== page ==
Government ‘dodging scrutiny’ of post-Brexit trade deals, says MP

Ministers are “dodging” scrutiny of its post-Brexit trade deals, a senior MP has said, after the Government refused to hold a substantive debate on a new agreement with Pacific nations.

Labour MP Liam Byrne, who chairs the Commons Business and Trade Committee, criticised the Government’s handling of the UK’s accession to the Comprehensive and Progressive Agreement for Trans-Pacific Partnership (CPTPP), saying MPs should have had more time to debate the treaty.

In a report published last month, Mr Byrne’s committee had called on the Government to allow debate on a “substantive motion” to ratify the CPTPP.

But in its response, published on Thursday, the Department for Business and Trade said there had already been extensive debate on the subject and the Constitutional Reform and Governance Act (CRaG) provided the option for resolving against ratification if MPs wanted to.

The Committee had also called for an updated assessment of the impact of the CPTPP deal, saying Trade Secretary Kemi Badenoch had “resiled from the models used by her department to estimate the benefits in the published impact assessment”.

The impact assessment published by the department said the CPTPP agreement was expected to increase the UK’s GDP by around 0.09% per year, although Ms Badenoch said she was “very sceptical” of modelling and claimed it was based on “very old data”.

The Government rejected this recommendation, saying modelling only showed the “direction of impacts and broad orders of magnitude” rather than “highly precise estimates of what will happen”.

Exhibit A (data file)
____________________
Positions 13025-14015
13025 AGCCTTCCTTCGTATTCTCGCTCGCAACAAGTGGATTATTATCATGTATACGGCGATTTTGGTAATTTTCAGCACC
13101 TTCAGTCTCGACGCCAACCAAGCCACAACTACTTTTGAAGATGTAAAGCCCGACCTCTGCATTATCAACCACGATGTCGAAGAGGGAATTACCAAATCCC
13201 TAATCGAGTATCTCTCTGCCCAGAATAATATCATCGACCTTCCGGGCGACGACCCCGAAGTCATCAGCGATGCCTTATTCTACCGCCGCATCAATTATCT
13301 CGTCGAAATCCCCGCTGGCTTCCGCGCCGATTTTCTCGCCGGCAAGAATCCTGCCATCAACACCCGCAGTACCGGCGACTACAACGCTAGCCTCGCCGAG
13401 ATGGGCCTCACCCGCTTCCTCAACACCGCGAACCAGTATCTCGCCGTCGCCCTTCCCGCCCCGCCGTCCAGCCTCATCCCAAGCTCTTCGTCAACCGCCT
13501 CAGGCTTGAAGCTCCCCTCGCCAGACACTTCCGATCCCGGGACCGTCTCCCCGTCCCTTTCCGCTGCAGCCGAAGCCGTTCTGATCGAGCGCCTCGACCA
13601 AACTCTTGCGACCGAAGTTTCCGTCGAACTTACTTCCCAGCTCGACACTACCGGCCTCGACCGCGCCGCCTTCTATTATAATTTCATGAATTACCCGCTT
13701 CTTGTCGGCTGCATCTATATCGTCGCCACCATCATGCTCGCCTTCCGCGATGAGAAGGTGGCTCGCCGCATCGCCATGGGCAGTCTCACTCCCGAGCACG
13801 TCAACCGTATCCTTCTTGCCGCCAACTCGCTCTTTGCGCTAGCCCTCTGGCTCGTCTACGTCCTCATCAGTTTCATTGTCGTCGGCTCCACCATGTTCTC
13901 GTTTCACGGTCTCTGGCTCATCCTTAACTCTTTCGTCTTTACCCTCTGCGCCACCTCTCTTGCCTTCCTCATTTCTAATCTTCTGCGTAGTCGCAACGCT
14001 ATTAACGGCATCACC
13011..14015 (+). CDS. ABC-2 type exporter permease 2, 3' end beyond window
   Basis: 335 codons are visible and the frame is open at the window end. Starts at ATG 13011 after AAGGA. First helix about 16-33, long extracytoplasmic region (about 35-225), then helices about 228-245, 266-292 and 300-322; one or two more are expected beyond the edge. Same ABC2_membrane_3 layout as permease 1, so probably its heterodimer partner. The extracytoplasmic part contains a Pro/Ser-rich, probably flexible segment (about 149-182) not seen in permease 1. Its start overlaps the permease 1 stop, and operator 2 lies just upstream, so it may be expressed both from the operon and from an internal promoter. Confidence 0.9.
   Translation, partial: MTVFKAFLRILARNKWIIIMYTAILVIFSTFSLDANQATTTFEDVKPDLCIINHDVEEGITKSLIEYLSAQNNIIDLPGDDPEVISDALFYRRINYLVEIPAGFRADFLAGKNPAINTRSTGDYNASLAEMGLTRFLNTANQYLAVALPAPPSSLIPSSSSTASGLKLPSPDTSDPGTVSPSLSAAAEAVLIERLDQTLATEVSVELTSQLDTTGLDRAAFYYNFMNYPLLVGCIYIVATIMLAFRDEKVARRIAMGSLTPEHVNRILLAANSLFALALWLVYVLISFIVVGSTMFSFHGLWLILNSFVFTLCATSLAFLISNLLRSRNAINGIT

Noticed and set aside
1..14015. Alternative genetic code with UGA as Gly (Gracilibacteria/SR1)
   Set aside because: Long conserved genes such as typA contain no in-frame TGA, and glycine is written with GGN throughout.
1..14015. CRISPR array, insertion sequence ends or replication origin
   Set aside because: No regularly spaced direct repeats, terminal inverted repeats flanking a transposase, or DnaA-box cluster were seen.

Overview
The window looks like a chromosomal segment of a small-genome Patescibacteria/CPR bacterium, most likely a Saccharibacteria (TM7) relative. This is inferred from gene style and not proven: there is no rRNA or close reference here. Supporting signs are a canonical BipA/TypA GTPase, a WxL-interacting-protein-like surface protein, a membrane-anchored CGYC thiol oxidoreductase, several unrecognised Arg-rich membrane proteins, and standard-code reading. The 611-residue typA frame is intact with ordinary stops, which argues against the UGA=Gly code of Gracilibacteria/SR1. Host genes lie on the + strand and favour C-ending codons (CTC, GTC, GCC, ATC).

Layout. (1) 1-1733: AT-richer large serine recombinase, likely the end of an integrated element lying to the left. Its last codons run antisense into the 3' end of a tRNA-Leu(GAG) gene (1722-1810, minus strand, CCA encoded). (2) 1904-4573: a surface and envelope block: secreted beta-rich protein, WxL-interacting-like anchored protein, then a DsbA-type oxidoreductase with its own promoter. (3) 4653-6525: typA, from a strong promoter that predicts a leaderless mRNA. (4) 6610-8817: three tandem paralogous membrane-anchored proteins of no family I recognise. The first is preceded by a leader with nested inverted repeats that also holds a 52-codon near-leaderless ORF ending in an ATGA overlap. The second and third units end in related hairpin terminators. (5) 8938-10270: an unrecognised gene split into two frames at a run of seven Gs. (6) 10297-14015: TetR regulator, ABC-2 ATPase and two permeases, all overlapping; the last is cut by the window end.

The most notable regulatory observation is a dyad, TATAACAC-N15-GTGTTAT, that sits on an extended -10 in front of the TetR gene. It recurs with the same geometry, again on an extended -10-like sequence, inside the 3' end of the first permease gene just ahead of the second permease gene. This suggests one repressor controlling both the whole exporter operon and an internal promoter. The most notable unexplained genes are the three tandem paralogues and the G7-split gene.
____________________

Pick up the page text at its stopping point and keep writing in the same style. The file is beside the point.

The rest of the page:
It added that the department would carry out “on-going monitoring and evaluation” of all its trade deals and would publish a comprehensive evaluation of CPTPP after five years.

But Mr Byrne said the response was “conclusive proof” that mechanisms for scrutinising trade deals were “no longer fit for purpose in this new age”.

He said: “This emerging world is full of new dilemmas and trade-offs as (we) now weigh the prizes of trade growth against the potential price of new risks to our security. That is why MPs must be allowed to debate all those issues in the round and come to a balanced overall judgment.

“With CPTPP, MPs have been denied this opportunity – at the same time the Government has apparently cast aside its own analysis of the treaty’s benefits. So, should we just believe it’s right for the UK because the Government told us so?

“We can only conclude that ministers are dodging full and proper scrutiny.”

A Department for Business and Trade spokesperson said: “We have fulfilled our commitments at every stage of negotiations and given Parliament ample opportunity to scrutinise CPTPP.

“Our accession has been debated on a number of occasions, including during the passage of the CTPPP Act, and Parliamentarians have been able to scrutinise the full treaty text since it was laid before Parliament in July 2023.

“MPs also had the opportunity to debate the agreement at Report stage last week, ahead of the conclusion of the CRaG scrutiny period.”

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